• May 2022: The Tesla CEO announces that the operation would not go through until he is given proof that only 5% of accounts are fake, and unveils his vision for the social media (less moderation, more freedom of speech, reinstatement of banned accounts, etc.),
• Late October 2022: The deal is completed – this is when the redundancies and hick-ups mentioned above happen.

So, what does Mastodon have to do with this? Mastodon is a decentralised open-source alternative to Twitter (when they sign-up, users choose a server which is managed by a person or organisation. They can then interact on that server, where their data is stored).

What the buyout of Twitter teaches us, is that users are aware of Big Tech-related issues (American as well as Chinese), and they are aware of their own power: by leaving Twitter, they are saying “no” to the model that is being forced on them. Users see open-source solutions as sounder alternatives to proprietary Big Tech.

Open-source alternatives: yes, but no…

Following the migration phase, Mastodon regulars don’t believe that this trend will withstand the test of time, nor that it will displace Twitter one day. Why? Because besides technical issues with the model, Mastodon is “too difficult” to use. Here are a few examples of recent messages posted – ironically – on Twitter:

“Disaster”, “shitty”, too much “mental bandwidth”… this is what Mastodon castaways coming back to Twitter had to say about the open-source alternative.
This is an all too often common situation with open-source solutions, and one BlueMind has already talked about on multiple occasions: confusing the project with the product.
Don’t try and find Mastodon’s business model: there isn’t one. Launched by the German national Eugen Rochko in 2016, Mastodon operates as a non-profit – it is financed by donations. Over 650 programmers have contributed to its source code on a voluntary basis.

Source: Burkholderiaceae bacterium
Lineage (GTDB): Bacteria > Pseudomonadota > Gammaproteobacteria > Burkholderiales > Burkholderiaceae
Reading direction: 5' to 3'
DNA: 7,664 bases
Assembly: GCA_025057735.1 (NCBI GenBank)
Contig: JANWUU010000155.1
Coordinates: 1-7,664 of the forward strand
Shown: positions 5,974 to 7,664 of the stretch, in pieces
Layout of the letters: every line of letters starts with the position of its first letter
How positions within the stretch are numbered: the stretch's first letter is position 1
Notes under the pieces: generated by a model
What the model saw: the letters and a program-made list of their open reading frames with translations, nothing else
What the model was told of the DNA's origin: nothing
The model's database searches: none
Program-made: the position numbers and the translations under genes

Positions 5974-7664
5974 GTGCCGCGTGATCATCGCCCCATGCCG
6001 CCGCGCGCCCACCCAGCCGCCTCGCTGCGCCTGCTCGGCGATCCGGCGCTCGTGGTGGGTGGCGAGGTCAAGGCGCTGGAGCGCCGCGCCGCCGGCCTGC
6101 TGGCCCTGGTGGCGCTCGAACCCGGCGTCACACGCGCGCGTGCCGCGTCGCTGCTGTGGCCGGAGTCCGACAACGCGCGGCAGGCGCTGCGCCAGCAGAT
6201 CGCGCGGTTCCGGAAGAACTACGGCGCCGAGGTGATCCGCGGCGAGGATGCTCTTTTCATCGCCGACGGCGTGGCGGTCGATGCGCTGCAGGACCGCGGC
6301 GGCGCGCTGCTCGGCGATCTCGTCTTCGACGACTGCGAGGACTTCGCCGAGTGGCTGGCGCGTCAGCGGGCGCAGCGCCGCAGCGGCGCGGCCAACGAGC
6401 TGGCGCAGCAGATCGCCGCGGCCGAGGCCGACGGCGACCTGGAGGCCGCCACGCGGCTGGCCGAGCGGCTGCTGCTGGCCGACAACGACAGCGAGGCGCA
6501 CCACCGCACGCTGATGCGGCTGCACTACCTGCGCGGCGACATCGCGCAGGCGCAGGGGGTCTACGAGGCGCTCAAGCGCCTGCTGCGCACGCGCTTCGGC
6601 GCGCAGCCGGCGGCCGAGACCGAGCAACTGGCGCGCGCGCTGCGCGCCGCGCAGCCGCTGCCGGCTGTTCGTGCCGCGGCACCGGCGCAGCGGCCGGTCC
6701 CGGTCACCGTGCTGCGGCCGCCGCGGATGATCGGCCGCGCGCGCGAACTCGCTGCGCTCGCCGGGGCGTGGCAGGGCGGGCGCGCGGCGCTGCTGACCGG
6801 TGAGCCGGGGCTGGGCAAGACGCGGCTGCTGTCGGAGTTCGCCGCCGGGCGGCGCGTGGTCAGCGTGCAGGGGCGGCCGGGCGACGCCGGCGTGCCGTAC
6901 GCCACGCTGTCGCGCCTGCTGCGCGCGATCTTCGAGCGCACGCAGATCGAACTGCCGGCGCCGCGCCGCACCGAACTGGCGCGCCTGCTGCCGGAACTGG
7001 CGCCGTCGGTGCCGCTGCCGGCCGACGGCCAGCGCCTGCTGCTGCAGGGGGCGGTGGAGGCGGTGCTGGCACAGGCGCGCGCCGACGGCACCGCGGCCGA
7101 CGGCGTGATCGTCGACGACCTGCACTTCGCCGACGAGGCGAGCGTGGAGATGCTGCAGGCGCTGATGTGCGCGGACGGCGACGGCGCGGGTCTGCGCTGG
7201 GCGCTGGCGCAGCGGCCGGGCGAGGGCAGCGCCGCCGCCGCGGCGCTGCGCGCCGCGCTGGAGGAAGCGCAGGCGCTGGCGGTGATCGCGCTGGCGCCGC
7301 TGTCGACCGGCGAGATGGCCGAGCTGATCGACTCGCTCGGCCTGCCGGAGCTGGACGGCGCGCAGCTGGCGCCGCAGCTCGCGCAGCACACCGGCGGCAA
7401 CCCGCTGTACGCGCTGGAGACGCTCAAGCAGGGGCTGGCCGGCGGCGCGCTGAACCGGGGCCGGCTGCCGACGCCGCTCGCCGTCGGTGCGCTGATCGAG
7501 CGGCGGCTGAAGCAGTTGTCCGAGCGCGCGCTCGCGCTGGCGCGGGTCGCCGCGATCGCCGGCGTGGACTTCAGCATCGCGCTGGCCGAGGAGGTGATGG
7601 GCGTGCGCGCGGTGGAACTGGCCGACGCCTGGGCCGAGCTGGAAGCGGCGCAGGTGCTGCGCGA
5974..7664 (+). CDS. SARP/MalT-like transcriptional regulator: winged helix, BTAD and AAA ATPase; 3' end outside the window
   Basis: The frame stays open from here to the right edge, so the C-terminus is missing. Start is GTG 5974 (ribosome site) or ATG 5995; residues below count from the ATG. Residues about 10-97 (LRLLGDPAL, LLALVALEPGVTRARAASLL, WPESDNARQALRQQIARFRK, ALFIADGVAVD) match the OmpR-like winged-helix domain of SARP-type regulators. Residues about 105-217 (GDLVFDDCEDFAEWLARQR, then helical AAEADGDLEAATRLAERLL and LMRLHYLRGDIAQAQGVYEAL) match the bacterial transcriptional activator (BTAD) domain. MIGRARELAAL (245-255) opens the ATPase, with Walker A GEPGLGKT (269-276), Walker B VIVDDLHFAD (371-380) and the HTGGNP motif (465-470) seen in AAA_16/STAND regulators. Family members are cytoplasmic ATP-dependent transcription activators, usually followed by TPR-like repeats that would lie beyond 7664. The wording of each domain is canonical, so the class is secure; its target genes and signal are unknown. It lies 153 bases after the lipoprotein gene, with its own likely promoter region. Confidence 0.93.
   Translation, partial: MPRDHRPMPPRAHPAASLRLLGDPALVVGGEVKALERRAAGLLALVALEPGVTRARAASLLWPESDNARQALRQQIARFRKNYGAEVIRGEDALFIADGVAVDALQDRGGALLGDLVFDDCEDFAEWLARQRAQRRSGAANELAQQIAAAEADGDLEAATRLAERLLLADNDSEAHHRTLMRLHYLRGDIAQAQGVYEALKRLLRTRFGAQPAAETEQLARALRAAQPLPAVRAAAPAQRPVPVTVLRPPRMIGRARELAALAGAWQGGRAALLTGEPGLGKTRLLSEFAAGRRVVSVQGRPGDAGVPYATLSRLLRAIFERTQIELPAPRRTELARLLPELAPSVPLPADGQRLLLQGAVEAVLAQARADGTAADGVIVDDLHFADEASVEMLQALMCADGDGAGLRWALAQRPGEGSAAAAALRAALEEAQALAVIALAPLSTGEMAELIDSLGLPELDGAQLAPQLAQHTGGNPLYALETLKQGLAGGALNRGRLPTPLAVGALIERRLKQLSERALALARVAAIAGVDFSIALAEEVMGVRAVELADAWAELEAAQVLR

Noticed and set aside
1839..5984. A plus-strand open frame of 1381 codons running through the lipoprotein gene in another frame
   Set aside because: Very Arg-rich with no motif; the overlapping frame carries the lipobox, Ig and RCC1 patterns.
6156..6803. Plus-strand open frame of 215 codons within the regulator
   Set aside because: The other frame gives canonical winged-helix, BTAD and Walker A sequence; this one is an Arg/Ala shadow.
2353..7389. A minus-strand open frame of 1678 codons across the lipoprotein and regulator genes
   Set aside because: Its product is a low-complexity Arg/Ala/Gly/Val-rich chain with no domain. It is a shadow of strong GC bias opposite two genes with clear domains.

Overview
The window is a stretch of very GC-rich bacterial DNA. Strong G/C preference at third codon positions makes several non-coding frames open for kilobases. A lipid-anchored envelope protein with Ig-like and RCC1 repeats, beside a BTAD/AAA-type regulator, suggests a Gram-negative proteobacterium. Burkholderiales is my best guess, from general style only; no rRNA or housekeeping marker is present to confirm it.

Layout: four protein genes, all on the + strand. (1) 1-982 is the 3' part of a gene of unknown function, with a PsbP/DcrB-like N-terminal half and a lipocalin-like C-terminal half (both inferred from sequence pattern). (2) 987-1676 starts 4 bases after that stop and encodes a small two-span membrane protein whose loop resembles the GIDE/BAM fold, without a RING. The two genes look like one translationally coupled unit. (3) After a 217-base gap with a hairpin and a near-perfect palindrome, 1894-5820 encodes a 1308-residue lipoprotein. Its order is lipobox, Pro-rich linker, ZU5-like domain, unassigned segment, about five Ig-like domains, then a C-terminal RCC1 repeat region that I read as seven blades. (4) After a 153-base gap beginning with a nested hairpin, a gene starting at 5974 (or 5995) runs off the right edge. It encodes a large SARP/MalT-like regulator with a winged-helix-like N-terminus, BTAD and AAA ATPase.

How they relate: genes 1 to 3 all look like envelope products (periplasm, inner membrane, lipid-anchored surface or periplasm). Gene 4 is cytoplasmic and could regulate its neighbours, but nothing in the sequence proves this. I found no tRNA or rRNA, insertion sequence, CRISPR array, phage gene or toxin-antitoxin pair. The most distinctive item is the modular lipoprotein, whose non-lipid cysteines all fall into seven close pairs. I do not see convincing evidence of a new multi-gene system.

Mastodon is an open-source project, not a product. There is no governance, no roadmap and no UX team to define the user experience and make it user-friendly.

What the buyout of Twitter teaches us is that to be an alternative, it is imperative that you provide a pleasant, easy to understand user experience, or at least something close to it. Being European isn’t enough. Being open source isn’t enough. Users want to follow you and share your values, but they won’t compromise on experience quality. Just like you won’t trade in your car for a horse and cart that makes your journey longer and less comfortable, albeit more environmentally friendly, you won’t replace Twitter by an open-source project that doesn’t have user experience as a priority.

Don’t be wary of software publishers!

Software publishing means developing quality, lasting, user-centred software. It means being 100% focused on the solution: the product and all the tools that feed into it – migration tools, documentation (technical, functional or commercial) – as well as an ecosystem (integration and technological partners, for instance). We bring an overall, lasting vision and governance to ensure our solution’s coherence.
This level of quality is what users expect and what allows BlueMind to offer a sovereign, credible collaborative email alternative and, above all, one that is accepted by users and clients alike.

What the buyout of Twitter should help us realise, is that in Europe, we have successful competences, companies and ecosystems despite our states’ indifference and lack of support. In France, the government preaches sovereignty, alleging it is a strategic issue, while taking contradictory measures, for instance the “Cloud de confiance” (“trusted cloud”) label that encourages organisations to choose American solutions or to put together their own non-core solutions even though packaged offerings are available on the local market.

Software publishers are here. Solutions are available, including open-source ones, as the latest National Free Software Council survey shows. We must prioritise actions over words and opt for these solutions… before a billionaire snatches our “start-up nation”.

Picture of Leslie Saladin

Leslie Saladin